This article reflects upon a recent paper1 co-authored by BC’s Senior Ecological Statistician, Emily Dennis, in collaboration with Alison Johnston (University of St Andrews) and Eleni Matechou (University of Kent), and published in Methods in Ecology and Evolution, which reviews the outstanding challenges for biodiversity monitoring using citizen science data.
Robust measures of change are vital for providing reliable evidence of changes in the populations of butterflies and macro-moths, both in the UK and beyond. Data gathered through Butterfly Conservation’s extensive and long-running monitoring and recording schemes provide a valuable resource for producing such measures.
Butterfly Conservation, working closely with partners, produces trends and indicators for butterflies and moths for a variety of outputs and purposes. For example, the recent State of UK Butterflies2 report involved analysis of both monitoring data (UK Butterfly Monitoring Scheme, UKBMS) and recording data (Butterflies for the New Millennium) to produce species’ trends and multi-species indicators at both UK and country-level. Similar outputs were also produced in the recent State of Britain’s Larger Moths report3, and analyses of large datasets are also involved in Red Listing4, UKBMS reporting5, UK government indicators6, as well as multi-taxa outputs, such as the State of Nature7, with an updated report due later in 2023, and for analyses beyond the UK e.g. in Europe8.
However, the production of functional outputs, such as individual species trends and multi-species indicators, from raw data, is not necessarily simple, with rapidly evolving statistical approaches and challenges presented, for example by non-standardised sampling.
There is an increasing availability and quantity of citizen science data for biodiversity research and conservation, in particularly from less structured data and casual recording. The recent paper by Johnston et al. outlines ten challenges for biodiversity monitoring using citizen science data, categorized generally as those that arise due to (a) observer behaviour, (b) data structures, (c) statistical models, and (d) communication, and each is relevant to the collection and analysis of data for butterflies and moths. Some challenges have to a certain extent already been addressed, for example, certain biases in recording scheme data are addressed by using occupancy modelling9 to describe the detection process, but other challenges are ongoing, partly due to new opportunities arising.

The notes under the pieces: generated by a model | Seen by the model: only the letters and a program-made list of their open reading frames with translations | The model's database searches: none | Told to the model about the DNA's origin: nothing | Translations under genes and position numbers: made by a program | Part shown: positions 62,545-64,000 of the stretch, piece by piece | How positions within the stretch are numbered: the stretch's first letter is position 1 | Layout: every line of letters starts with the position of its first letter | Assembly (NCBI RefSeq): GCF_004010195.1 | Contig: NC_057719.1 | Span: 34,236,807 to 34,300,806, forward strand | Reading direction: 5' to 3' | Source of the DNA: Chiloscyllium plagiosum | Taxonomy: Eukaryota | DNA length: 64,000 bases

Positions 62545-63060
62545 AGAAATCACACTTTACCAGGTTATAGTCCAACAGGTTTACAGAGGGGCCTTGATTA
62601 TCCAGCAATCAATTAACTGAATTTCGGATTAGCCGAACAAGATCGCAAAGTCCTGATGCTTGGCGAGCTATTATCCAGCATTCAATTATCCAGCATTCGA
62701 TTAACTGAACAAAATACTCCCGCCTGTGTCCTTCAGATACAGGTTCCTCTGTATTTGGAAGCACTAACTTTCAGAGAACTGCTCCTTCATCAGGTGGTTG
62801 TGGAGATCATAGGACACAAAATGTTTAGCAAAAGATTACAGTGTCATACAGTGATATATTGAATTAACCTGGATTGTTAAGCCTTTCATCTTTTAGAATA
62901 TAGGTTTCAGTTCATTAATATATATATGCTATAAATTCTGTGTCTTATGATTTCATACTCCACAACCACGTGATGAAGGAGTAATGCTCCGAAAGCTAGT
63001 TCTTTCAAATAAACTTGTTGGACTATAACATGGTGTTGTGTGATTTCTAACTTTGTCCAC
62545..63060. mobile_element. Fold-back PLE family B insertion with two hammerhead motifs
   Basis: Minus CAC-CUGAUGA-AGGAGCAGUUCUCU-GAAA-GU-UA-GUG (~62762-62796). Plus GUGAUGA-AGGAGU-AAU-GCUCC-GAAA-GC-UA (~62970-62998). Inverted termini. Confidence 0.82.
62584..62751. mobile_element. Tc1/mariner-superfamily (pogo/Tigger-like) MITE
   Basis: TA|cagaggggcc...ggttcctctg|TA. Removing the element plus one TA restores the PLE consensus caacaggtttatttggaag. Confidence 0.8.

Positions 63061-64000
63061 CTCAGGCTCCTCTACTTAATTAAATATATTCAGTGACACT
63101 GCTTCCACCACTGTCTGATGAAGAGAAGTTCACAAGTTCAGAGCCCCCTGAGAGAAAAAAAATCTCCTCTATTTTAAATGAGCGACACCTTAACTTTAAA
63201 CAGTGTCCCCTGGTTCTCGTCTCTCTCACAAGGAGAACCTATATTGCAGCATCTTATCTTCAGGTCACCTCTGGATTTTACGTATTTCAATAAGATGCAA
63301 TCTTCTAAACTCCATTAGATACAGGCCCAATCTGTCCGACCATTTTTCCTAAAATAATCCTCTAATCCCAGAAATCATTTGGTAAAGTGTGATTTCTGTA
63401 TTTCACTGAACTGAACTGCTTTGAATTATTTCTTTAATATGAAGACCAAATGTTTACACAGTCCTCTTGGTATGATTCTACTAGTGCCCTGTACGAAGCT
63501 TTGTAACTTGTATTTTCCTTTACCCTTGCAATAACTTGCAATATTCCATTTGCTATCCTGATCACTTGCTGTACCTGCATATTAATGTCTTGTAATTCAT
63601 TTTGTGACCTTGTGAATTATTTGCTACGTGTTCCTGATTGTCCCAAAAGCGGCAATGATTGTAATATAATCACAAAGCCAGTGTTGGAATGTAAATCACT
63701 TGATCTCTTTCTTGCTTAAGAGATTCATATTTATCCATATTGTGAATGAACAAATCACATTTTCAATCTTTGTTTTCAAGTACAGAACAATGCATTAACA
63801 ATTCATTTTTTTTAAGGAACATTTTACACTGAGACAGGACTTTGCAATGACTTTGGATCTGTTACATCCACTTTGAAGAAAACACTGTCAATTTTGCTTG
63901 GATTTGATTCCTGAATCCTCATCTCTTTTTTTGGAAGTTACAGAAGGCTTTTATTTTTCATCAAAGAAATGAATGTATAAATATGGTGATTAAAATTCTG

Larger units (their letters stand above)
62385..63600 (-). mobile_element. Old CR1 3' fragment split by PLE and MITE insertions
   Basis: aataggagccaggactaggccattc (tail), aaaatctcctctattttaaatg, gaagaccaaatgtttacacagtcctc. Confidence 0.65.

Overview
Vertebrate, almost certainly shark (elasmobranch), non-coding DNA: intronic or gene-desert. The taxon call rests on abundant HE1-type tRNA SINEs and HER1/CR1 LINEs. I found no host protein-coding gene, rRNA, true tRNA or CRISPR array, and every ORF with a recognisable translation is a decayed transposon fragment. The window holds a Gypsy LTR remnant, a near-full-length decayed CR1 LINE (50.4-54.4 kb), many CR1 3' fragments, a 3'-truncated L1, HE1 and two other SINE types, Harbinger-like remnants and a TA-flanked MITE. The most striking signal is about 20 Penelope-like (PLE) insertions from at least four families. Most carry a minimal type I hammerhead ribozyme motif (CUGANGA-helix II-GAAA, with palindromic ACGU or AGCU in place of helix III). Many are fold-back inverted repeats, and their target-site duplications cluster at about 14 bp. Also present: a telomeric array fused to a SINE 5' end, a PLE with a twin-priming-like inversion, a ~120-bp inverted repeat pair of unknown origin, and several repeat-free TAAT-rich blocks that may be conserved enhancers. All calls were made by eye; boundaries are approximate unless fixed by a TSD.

The increasing quantity of data contributing to existing sources (e.g. the ongoing growth of the UKBMS and BNM for UK butterflies) increases the potential to develop and utilize new analyses which can gain further insights from the data, but the increasing quantity (and variety) of new data sources provides further opportunities. For example, relatively new schemes, typically based on reduced effort or less structured methodologies, such as the Big Butterfly Count and Garden Butterfly Survey, are providing valuable new data from potentially under-sampled urban and garden habitats, in addition to citizen engagement benefits.
New data sources have the potential to be analysed in combination with other data sets, for example, transect data. The development of integrated modelling for citizen science datasets is recent but growing and typically seeks to combine the depth of smaller, structured datasets with the breadth of larger, unstructured datasets. Data integration offers the potential to maximise the use of available data (and the effort undertaken to collect it), increase spatial coverage (and reduce bias), and improve the accuracy and precision of model parameters of interest, such as trends in abundance or distribution (occupancy). However, there are also challenges and outstanding questions, for example when integrated modelling is most suitable and beneficial, and whether larger and potentially biased data sources may dominate a smaller, less biased dataset. Furthermore, computational challenges can be greater for integrated models, reducing their feasibility for use in common practice e.g. in producing species’ trends.